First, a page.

“It’s not about tactics or quality players but the level of fight. You need to match the opponent in aggressivity, excitement, motivation. That is the first demand – you need to work. It’s not only the responsibility of one person; it’s everyone’s responsibility.”
Mauricio Pochettino is correct in his diagnosis, but so what? Five years in and his team are still kicking themselves in the balls on a semi-regular basis. This is why they haven’t won anything. It’s not the absence of some elusive fortitude, it’s because – for all their very real, very substantial improvements – they remain a fundamentally sloppy football team, prone to wavering concentration and poor decisions. They can still be brilliant to watch and their fans rightly love them for that, but how precise are they? How much detail lies behind Pochettino’s approach?
Those aren’t rhetorical questions, it’s genuinely difficult to know the answers.
Let’s not lose sight of a bigger picture: it wasn’t important that Tottenham won in Greece, it was just essential that they didn’t lose. But that not withstanding, this was still a dreadful performance which will have to be their worst of the campaign if they’re to do anything of note in the Champions League this season.
And that’s why nobody bought him. He’s regularly (and correctly) identified as the side’s most important component, but he still takes far too many games off to be worth the kind of fee that Daniel Levy was asking for.
It’s not intentional, Eriksen is far from lazy, he just doesn’t possess the mental appetite for the game that very best players all share. He doesn’t have the slightly sociopathic quality that instructs that sort of drive and that’s probably why, unfortunately, he’s prone to making the same mistakes so often.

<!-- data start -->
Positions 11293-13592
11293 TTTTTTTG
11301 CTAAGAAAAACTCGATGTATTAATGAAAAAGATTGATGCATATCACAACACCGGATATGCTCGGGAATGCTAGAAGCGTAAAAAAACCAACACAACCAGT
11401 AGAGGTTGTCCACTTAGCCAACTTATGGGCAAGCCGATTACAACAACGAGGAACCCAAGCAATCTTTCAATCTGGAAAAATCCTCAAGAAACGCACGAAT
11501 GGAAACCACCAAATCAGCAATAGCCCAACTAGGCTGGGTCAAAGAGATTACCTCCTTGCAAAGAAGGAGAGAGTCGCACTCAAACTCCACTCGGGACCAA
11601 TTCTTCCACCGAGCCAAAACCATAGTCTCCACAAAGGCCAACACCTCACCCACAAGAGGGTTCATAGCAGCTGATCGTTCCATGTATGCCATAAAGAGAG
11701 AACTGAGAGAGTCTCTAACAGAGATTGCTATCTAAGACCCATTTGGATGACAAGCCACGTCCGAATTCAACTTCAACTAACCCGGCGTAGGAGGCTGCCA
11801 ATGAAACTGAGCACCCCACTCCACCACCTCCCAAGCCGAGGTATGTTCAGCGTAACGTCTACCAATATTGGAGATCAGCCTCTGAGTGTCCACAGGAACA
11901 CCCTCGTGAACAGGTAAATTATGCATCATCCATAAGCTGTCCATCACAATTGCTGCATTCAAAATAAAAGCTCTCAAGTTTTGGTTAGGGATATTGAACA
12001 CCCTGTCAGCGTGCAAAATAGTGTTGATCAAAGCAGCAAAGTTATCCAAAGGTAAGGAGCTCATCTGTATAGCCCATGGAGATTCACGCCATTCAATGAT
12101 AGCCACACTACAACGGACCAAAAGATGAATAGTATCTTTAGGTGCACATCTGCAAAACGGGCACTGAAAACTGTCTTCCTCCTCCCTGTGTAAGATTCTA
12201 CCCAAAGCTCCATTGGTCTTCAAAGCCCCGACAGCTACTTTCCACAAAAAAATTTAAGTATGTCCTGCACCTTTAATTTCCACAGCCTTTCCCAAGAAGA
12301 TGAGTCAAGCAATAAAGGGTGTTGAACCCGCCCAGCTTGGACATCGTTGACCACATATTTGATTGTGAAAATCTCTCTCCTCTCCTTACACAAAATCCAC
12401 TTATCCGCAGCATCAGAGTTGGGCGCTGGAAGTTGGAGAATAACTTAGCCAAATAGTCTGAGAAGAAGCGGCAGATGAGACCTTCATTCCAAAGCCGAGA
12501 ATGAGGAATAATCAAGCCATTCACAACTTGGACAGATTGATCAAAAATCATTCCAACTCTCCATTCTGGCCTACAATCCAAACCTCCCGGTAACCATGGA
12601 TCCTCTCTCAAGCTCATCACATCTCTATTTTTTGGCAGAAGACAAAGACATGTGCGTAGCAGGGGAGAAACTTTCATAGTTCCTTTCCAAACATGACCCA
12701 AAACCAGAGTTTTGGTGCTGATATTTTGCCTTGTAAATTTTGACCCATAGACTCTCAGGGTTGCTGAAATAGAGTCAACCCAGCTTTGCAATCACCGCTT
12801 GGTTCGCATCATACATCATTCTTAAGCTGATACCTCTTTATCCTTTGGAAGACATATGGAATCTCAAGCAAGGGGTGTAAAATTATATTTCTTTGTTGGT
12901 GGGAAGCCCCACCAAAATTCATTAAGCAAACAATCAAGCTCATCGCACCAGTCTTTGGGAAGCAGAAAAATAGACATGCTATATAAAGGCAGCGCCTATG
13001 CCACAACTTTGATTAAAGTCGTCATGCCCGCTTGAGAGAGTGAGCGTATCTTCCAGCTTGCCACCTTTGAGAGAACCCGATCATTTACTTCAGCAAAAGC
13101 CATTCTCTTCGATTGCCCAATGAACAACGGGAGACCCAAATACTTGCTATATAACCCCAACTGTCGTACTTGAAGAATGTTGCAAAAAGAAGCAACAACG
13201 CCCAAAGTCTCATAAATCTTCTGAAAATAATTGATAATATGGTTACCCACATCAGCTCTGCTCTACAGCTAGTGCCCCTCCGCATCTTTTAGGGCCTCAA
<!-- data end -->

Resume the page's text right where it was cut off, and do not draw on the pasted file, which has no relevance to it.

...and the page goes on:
Think back to the Champions League quarter-final last season and the pass he gave away in the build up to Raheem Sterling’s disallowed goal. How does a player not learn from that kind of mistake? How is that, four months later, he can find himself in a similar situation, leave the ball hopelessly unprotected, and then fail to react properly when it’s stolen from him?
No, it shouldn’t have been a penalty but, yes, Liverpool still deserved to lose.
More here on a sloppy first night which has made a simple group much harder than it should have been.
There isn’t much point in doing game-by-game analysis of Frank Lampard, because we know he’s still learning and we knew that these kind of games would be a feature of this season. No, the defeat to Valencia wasn’t good, but it didn’t feature any new concerns or present problems with Chelsea that hadn’t already been diagnosed.
One thing though: get those set-pieces sorted. Rodrigo scored from one and Kevin Gameiro might have scored from another. Liverpool aren’t Tony Pulis’s Stoke City,
Antonio Conte in Europe
Conte can’t really do European football. Last time we saw him, his Chelsea side were being dumped out of the Champions League by Barcelona at the Round of 16 stage in 2017. True, he was likely preoccupied by that redundancy-baiting sulk at the time, but his Serie A-dominating Juventus side were hardly a European power either, exiting meekly to Bayern Munich in 2013 and, more embarrassingly, in the group stage a year later.
Stranger still, Juventus went all the way to the final the very next year, in Max Allegri’s first season in charge.
So there’s a something here and, as a result, familiarity in seeing Conte’s Inter, who are currently top of Serie A, being outplayed by Slavia Prague. They salvaged a late point through a fortunate deflection, but that flattered a horribly disconnected performance which Slavia didn’t quite have the composure to punish properly.
Conte’s football could never be described as exhilarating. Actually, its greatest virtue is its repetitive nature and percussive attrition, but it’s concerning just how loose Inter were and how far away from his ideals they seem to be. It’s early in his reign, that’s only to fair, but they really were hopeless.
The last time Francis Coquelin played at Stamford Bridge he left humiliated, having been rag-dolled by Eden Hazard. On his return, he was evidently determined to leave more of an impression.